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Air Conditioning in Texas: Tips & Tricks

System - Tuesday, June 19, 2018

It's Hot Outside!

Texas heat is nothing to mess with! If you’ve been around for a Texas summer or two, you know what being hot means on a whole different level than most Americans. I’m sure you’ve also noticed your electricity bill creep up as the seasons change for the warmer. Sometimes it’s hard to balance you and your family’s comfort-level and being energy efficient during the summer, but with some smarter choices, you can learn to control your electricity bill while surviving the heat this year! These tips can also help in the springtime, since we all know it can get pretty hot in April and May, too!!

The amount of heat we experience during the summer requires constant air conditioning, especially if your home isn’t as energy efficient as it could be. Don’t lose hope! Your home can still serve as an oasis in the summer heat without eating away at your finances. 

1. Master Your Thermostat!

Keep your thermostat set as close to the outside ambient temperature as you can to minimize your air conditioning use. Also, keep any lights or appliances away from your thermostat to avoid an inaccurate temperature reading, which can cause your air conditioning to run longer than necessary. You can also program your thermostat to raise the temperature when you’re not at home or at night when outside temperatures are low. If you come home to a warm house, don’t turn the thermostat down all the way; you won’t cool your home down faster, and you’ll most likely waste energy by overcooling your home.

2. Use a Ceiling Fan!

  A ceiling fan can make an air-conditioned room feel up to four degrees cooler. This cooling effect allows you to turn up your thermostat and save even more energy. However, cooling by convection only affects your perceived temperature and not the actual ambient air temperature in the room. In other words, you’ll feel cool when in the same room as the fan, but the overall temperature of your home will not change. So, remember to turn off your fans when you leave a room.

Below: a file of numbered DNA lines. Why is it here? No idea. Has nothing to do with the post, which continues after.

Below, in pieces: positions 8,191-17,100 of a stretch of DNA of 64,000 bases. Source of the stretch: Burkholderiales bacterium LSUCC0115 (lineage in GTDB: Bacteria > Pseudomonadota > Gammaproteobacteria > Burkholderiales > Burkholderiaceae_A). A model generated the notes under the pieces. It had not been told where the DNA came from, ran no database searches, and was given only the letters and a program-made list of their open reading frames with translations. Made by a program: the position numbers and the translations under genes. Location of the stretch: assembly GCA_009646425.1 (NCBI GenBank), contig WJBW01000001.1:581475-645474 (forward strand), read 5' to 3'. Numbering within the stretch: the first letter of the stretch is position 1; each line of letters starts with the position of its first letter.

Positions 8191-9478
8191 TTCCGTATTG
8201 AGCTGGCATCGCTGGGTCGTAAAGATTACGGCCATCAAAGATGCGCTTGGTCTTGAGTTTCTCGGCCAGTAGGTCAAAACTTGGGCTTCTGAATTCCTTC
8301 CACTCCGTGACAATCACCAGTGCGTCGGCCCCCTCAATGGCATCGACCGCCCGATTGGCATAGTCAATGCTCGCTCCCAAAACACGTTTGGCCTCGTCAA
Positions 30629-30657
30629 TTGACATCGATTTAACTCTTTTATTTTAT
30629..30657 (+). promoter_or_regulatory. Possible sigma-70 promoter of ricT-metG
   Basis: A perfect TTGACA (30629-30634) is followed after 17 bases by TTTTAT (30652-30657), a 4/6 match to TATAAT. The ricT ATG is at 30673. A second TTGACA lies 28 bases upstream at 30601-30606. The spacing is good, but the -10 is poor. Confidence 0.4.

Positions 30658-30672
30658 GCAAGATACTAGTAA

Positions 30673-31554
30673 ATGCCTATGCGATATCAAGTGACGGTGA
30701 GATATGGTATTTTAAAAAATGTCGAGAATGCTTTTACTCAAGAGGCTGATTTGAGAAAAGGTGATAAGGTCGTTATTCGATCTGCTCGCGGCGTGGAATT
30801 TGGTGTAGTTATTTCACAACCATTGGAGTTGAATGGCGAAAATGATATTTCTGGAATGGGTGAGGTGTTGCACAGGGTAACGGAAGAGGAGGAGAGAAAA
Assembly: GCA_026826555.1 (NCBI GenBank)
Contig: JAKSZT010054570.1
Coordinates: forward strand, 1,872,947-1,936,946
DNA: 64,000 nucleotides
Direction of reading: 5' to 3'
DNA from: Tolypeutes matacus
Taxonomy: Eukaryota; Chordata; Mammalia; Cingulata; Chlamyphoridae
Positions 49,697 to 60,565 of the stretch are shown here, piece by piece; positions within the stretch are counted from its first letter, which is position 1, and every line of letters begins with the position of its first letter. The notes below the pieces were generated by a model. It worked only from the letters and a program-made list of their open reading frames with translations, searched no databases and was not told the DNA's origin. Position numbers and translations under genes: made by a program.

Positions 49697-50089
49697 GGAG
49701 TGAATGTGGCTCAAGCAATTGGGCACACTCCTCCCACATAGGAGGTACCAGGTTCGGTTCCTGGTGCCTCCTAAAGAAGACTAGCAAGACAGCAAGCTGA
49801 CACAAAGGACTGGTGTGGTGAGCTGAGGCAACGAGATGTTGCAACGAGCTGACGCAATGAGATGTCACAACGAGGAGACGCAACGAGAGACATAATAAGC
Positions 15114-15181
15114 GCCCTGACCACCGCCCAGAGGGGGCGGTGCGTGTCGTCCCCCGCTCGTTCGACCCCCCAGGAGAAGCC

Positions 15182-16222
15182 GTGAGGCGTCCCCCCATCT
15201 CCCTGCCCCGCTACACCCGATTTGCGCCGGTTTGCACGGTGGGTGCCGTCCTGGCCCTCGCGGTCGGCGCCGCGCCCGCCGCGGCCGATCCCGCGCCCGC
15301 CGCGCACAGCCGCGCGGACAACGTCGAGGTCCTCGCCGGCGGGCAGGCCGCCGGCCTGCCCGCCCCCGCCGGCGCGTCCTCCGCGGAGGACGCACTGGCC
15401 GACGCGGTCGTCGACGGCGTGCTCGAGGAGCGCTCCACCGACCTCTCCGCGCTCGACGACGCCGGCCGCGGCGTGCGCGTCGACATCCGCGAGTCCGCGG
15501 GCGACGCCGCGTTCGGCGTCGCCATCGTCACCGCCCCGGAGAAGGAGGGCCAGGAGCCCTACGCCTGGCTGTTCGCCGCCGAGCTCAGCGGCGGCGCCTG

3. Keep Your Central Air Well Maintained!

During a long Texas summer, your central air system will run often. It’s important to maintain your system to keep it running as efficiently as possible. Any money you spend on maintenance may be offset by your energy savings down the road. You can accomplish some tasks on your own. Simply replacing a clogged air filter can improve air conditioning efficiency by as much as 15%. Regularly vacuuming any dust from the registers on your system and moving furniture away from vents can further improve your air conditioner’s efficiency.  

A couple more quick tips for you:

  • Set your thermostat to 78 degrees (F) in the summer and 68 degrees (F) in the winter. Every degree of extra heating or cooling will increase energy usage 6% to 8% on average.
  • Setting your thermostat to a lower temperature than normal will not cool your home faster! You just end up over working your system and may end up doing more damage than good.
  • On warmer days, raise your thermostat to 80 degrees (F) or higher if leaving for more than four hours.
  • Keep windows and doors shut tight. Going in and out of the house repeatedly will make your air conditioner or furnace work harder.
  • Use shades or curtains to block the sun and heat during warm weather, (open them to let the sun warm your home during cooler months)
  • Make sure your air conditioner is clean. Washing the outside coils and clearing high grass and debris will prevent blockage of the air flow.
  • Do not use humidifiers or evaporator (“swamp”) coolers with the air conditioner.

By practicing these simple techniques, you can cool your home and reduce your energy bill without making any major changes to your lifestyle. Managing your home’s airflow and heat gain and reducing your appliance usage can go a long way towards improving your home’s energy use. How are you planning on keeping your family cool this summer? Did we miss any tips or tricks for beating the Texas heat without using any energy at all?